In the UK we are being pushed into a situation where our choices are being restricted not by clearly debated legislation but by backroom dealing between the government and industry based on deliberately skewed information developed by marketing departments and publicity hungry pressure groups. Instead of protecting valuable natural resources this deal will fuel a market for unnecessary products to replace perfectly good functioning ones and the resultant disposal of working products because the consumables, in this case light bulbs, are being withdrawn from sale. It is abundantly obvious that the only gainers from this ban are the lamp manufacturers and electrical retailers, basically the people who have colluded with the Government on this agreement. At present there are many subsidies being applied to the sale of CFLi’s, this weekend Homebase were selling 11W Philips lamps at 2 for 99p. Clearly this is not a price sustainable in the market, I suspect that the non-subsidised price that seems to vary between £3 and £5 is closer to the real price that will be charged when the alternative GLS lamps are no longer available.

So far I have spoken only of the environmental pitfalls of this arrangement. I would like to conclude by considering the quality of light produced by the incandescent lamp and that produced by the CFL. Natural light has a continuous spectrum that is all colours of light are more or less equally rendered. This is the same for daylight and for the often forgotten other natural light, that given by flame sources. The light from the incandescent lamp has this same natural quality making it comfortable for they eye and easy to determine different colours. All fluorescent and other “energy efficient” light sources produce light in distinctive peaks of colour that, all together give a semblance of white light, however to the eye colours are rendered differently, greens enhanced and reds subdued. In addition CFLs flicker. This is caused by the switching on and off by the nature of the AC electricity supply. Most modern lamps reduce this effect by increasing the frequency above that which is consciously discernable however some people still report headaches in predominantly fluorescent lit environments. Recent research has also shown that autistic children are specifically sensitive to this effect causing serious disturbance to their behaviour.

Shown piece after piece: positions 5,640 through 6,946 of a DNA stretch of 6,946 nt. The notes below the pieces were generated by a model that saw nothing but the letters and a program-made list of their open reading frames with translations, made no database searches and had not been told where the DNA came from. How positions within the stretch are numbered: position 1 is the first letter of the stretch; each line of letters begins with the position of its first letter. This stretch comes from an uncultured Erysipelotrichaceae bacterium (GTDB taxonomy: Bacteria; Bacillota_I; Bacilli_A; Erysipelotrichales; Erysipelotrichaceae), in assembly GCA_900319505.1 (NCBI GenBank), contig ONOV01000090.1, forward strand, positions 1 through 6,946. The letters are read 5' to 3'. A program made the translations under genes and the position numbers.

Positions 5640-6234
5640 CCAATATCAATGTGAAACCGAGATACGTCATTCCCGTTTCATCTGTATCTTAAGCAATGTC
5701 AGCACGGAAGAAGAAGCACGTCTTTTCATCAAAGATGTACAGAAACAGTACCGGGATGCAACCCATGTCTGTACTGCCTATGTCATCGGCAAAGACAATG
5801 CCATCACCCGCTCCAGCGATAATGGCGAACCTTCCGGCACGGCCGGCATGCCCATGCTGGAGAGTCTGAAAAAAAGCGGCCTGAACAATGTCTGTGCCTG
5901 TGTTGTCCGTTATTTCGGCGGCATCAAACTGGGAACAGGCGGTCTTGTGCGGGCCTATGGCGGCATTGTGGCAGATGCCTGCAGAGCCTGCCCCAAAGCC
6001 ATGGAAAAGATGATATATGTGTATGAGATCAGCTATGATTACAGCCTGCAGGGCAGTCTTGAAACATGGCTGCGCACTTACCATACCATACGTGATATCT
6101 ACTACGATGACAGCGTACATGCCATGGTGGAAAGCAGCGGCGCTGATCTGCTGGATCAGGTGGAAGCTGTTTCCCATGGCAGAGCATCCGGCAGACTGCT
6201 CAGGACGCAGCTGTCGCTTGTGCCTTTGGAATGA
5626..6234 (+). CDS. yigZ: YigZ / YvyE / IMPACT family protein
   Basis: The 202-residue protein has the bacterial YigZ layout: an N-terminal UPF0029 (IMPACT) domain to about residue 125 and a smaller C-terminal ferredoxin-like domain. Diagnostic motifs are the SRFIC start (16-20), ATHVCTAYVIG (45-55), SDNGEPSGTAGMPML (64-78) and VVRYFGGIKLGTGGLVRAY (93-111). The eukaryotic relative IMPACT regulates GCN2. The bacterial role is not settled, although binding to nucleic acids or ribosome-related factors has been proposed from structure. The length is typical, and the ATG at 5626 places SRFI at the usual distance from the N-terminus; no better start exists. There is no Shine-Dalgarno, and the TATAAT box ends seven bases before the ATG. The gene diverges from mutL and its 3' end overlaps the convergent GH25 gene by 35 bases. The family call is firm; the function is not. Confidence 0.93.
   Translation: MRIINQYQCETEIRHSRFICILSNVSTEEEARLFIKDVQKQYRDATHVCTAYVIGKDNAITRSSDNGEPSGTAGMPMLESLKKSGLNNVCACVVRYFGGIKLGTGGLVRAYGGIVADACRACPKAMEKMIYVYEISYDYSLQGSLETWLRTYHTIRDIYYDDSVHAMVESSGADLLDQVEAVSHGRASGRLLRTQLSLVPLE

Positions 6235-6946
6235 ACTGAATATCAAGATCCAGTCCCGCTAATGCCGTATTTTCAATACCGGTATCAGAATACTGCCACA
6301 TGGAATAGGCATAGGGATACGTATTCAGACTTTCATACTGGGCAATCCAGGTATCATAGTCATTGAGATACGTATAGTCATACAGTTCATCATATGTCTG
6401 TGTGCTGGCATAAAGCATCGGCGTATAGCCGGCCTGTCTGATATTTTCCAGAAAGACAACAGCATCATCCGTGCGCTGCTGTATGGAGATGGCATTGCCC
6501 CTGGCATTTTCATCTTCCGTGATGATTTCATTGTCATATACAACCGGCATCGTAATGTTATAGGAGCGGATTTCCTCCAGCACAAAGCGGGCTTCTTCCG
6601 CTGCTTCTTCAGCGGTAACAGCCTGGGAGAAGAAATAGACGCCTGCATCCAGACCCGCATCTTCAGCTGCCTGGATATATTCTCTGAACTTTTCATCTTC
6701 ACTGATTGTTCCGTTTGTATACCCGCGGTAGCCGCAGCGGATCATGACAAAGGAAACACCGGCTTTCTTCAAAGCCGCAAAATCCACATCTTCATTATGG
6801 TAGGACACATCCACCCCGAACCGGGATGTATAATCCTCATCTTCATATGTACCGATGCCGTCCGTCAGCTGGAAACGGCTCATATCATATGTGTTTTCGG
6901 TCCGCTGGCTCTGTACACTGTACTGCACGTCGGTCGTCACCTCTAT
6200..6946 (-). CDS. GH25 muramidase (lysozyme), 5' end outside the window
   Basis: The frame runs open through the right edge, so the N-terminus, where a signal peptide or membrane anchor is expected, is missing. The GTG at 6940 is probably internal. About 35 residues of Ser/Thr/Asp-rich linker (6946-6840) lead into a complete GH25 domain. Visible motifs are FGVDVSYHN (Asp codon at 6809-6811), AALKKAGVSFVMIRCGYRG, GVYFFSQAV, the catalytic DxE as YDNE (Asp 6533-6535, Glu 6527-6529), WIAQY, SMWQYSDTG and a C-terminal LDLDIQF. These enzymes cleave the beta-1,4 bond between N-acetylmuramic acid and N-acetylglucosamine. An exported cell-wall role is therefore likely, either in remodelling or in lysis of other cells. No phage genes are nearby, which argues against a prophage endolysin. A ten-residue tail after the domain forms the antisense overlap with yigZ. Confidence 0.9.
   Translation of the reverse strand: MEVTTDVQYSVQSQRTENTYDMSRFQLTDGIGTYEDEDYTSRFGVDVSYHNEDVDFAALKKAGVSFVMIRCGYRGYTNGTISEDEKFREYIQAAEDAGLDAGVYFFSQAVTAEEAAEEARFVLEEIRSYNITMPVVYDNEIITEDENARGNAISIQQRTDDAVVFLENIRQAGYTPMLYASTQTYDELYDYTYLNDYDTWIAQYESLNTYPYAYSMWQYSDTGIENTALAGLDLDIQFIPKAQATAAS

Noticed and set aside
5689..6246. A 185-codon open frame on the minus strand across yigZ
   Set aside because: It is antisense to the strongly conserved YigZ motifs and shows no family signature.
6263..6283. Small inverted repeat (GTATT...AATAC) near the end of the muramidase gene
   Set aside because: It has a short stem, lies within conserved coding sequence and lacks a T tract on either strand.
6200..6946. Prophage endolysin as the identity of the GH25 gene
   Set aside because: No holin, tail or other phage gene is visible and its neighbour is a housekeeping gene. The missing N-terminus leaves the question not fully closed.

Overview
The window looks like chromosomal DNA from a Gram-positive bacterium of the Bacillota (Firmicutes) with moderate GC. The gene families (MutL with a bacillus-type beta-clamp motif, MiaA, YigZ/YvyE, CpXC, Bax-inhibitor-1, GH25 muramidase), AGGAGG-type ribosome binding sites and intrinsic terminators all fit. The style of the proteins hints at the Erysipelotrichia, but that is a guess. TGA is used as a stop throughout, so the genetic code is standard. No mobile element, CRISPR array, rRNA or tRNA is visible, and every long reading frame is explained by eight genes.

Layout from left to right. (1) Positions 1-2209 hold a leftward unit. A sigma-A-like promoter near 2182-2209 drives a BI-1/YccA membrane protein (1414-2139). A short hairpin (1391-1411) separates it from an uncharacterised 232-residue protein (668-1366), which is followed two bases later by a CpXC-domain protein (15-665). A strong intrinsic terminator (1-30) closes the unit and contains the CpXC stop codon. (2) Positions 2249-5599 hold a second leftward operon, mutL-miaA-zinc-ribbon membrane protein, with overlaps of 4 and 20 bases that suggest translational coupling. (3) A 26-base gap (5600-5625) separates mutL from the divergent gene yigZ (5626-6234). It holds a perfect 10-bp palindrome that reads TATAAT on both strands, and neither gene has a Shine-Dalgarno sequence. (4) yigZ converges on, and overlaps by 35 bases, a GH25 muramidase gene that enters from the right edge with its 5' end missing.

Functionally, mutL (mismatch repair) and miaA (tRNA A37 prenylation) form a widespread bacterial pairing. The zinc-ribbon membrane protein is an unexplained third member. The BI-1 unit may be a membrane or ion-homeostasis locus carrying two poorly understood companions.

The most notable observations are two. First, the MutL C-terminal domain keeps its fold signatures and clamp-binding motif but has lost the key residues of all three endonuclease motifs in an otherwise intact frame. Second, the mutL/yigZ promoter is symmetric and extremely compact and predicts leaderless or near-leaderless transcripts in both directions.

Some manufacturers, notably Osram and GE, are beginning to sell mains voltage tungsten halogen lamps in either A shape or BTT shape envelopes. These seem to meet the acceptable criteria for energy use though achieving only 14lm/W or 15lm/W at least with a power factor of 1. These lamps are also being sold at a considerable premium over GLS at typically £1.50 for the equivalent of a 60W or 100W GLS. These will be compatible with most dimmers and time switches, though with substantially higher inrush currents they will reduce the useful life of these controls.

From an aesthetic standpoint it is interesting to note a historical precedent. Charles Rennie Mackintosh, working in the first decade of the twentieth century, had the choice of gas or electric light in some of his projects. Where electricity was available he eagerly adopted the incandescent lamp creating exciting new forms of container for it. However when using gas he did not use the gas mantle, the height of efficient production of light from the gas flame. He remained faithful to the bare flame with its warm continuous spectrum colour, totally rejecting the efficient gas mantle with colour distorting discontinuous spectrum.

Personally I believe there is a place for all types of light source and my career as a lighting designer depends on choosing appropriate light sources and minimising the use of energy for lighting. My belief is that the only efficacious light source is natural light and the use of this should be optimised. Simultaneously electric light use should be minimised. This is best achieved by switching it off when not required rather than trying to limit the use of any particular means of creating light particularly when this action results in the creating of both unnecessary waste of perfectly functional controls and light fittings and dangerous waste without a process already in place for its safe collection and disposal.

Much of this information and other articles are available from the website